If you select the Origin check box, the payment program can select payment requests to pay based on the origin of payment. In other words, users are able to pay by origin of the payment. If this is not needed, the origins indicator should be deselected.

To keep the screen less busy and allow minimal options, select just the G/L accounts, as shown in Figure 35, and then click the save icon.


Figure 35
Global settings for payment requests

Next, settings relevant to the Treasury payment program are specified by origin. The origin represents how the payment request was triggered. The origin indicates the application area from which the payments originate (i.e., Cash Management, treasury management, or loans).

The following is set using this configuration:

  • If the payment program should check available amounts
  • Which configuration should be used to drive the account determination for the Treasury payment program
  • If existing attributes of an origin should be used to group payment requests with different origins.
  • No exchange rate differences are posted

Follow IMG menu path Financial Accounting > Bank Accounting > Business Transactions > Payment Transactions > Payment Handling > Enter Origin Indicators to specify the origin settings for the TR-CM-BT origin, as shown in Figure 36.


Figure 36
Specify the origin of payment settings

Next, the account determination for the Treasury payment program is entered. This configuration can be done by currency, house bank account, and /or payment method. In this step, you define when the Treasury payment program is run in this currency, the house bank account, the payment method, and the cash clearing account to which the posting from the payment request clearing account should go. In other words, the payment program uses this table to determine the accounting entries to make when the program is run. Follow IMG menu path Financial Accounting > Bank Accounting > Business Transactions > Payment Transactions > Payment Handling > Bank clearing account determination > Define account determination and enter the configuration settings, as specified in Figure 37.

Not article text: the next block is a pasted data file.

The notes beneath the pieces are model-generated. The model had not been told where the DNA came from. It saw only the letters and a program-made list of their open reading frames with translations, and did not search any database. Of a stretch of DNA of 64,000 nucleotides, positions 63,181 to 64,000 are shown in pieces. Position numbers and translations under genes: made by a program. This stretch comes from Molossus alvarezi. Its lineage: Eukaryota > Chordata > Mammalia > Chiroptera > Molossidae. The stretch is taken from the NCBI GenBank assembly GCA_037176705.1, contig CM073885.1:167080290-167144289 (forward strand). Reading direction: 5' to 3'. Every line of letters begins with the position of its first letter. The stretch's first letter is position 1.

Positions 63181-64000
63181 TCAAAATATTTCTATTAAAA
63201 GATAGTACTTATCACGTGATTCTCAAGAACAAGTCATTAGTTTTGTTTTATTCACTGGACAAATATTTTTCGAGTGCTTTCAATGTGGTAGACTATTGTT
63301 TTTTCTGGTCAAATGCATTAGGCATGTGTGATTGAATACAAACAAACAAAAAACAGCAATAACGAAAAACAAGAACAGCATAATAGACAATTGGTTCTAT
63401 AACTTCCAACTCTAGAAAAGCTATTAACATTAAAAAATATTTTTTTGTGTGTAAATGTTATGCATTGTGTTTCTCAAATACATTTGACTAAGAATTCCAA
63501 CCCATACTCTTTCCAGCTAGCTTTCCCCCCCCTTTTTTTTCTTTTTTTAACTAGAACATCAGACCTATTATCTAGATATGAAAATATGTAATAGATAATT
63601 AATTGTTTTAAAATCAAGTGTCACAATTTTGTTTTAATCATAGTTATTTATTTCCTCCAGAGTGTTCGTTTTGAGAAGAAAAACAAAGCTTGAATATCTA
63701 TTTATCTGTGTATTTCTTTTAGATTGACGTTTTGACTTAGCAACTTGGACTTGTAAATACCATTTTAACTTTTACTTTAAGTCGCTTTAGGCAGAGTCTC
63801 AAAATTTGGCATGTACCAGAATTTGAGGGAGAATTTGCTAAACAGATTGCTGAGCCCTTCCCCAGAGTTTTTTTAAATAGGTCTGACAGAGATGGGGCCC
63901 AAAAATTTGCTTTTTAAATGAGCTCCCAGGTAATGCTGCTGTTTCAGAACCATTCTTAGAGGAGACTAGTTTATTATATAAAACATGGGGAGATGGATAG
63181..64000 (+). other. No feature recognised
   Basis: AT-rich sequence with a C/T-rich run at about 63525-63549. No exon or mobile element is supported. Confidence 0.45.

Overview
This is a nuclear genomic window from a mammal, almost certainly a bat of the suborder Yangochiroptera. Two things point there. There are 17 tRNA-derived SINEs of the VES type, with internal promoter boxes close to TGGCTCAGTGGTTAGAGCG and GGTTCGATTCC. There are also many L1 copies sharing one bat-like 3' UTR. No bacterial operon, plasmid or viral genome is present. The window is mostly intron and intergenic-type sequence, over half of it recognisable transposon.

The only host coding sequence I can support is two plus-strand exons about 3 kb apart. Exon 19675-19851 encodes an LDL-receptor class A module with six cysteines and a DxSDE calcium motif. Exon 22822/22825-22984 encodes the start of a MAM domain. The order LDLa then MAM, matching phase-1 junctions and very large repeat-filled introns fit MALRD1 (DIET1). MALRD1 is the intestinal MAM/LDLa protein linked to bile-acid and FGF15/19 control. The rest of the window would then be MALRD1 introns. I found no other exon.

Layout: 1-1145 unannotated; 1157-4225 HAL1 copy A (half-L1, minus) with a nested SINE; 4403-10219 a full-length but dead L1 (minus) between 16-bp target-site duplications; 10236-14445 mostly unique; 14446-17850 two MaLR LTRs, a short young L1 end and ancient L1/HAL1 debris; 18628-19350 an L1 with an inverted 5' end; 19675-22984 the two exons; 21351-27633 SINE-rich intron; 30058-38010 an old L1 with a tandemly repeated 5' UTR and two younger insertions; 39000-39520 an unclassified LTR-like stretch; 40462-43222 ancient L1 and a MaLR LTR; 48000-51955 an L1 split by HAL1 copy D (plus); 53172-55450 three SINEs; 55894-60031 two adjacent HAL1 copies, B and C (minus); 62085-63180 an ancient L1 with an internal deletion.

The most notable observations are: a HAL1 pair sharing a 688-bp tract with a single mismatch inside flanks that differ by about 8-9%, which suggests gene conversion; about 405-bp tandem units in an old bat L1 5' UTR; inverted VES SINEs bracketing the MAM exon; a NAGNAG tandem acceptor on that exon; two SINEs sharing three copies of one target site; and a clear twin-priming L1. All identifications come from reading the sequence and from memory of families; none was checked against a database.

Figure 37
Define the sending bank G/L account

Next, the G/L account for the receiving bank account when executing a bank-to-bank repetitive payment is specified in configuration. Follow IMG menu path Financial Accounting > Bank Accounting > Business Transactions > Payment Transactions > Payment Request > Define clearing accounts for receiving bank and enter the configuration, as specified in Figure 38.


Figure 38
Define the receiving bank G/L account

A calendar must be defined to determine working days for each currency you will be paying out of the Treasury payment program. This is done using IMG menu path Financial Accounting > Bank Accounting > Business Transactions > Payment Transactions > Payment Handling > Value Date > Define Factory Calendar per Currency, as shown in Figure 39. Make sure there is a calendar specified for all currencies that will be paid using the Treasury payment program.


Figure 39
Assign a calendar for payment processing to currency

The last configuration step is to set dual control on free form payments (origin FI-BL). Do this by using the IMG menu path Financial Accounting > Bank Accounting > Business Transactions > Payment Transactions > Online Payments > Define Process Steps, as shown in Figure 40. Select the Dual Control radio button for the origin FI-BL, then click the save icon.


Figure 40
Specify dual control on freeform payments

Table 3 summarizes the transaction codes covered in this article.

Transaction code

Use

BP

Create or change business partner

OT81

Create repetitive code template

FRFT_TR

BP repetitive

FRFT_B

Bank-to-bank repetitive

TBB1

Post treasury cash flows

RVND

Create free form payments

F8REL

Release payments

F111

Treasury payment program

FBPM1

Merge payments

BNK_MONI

Batch and payment monitor report

Table 3
Transaction codes

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Mary Loughran

Mary Loughran has been specializing in the SAP Financials area since 1997 and has worked with numerous clients throughout North America and Europe in the areas of finance and treasury. She was employed as a consultant with SAP America and was a designated expert within SAP America for treasury before she left SAP in 2004. Mary’s expertise is in the areas of SAP Treasury and Risk Management, SAP In-House Cash, Liquidity Planner, Accounts Payable, payments from SAP in general, Cash Management, and Electronic Banking. Mary started working as an independent consultant in 2004.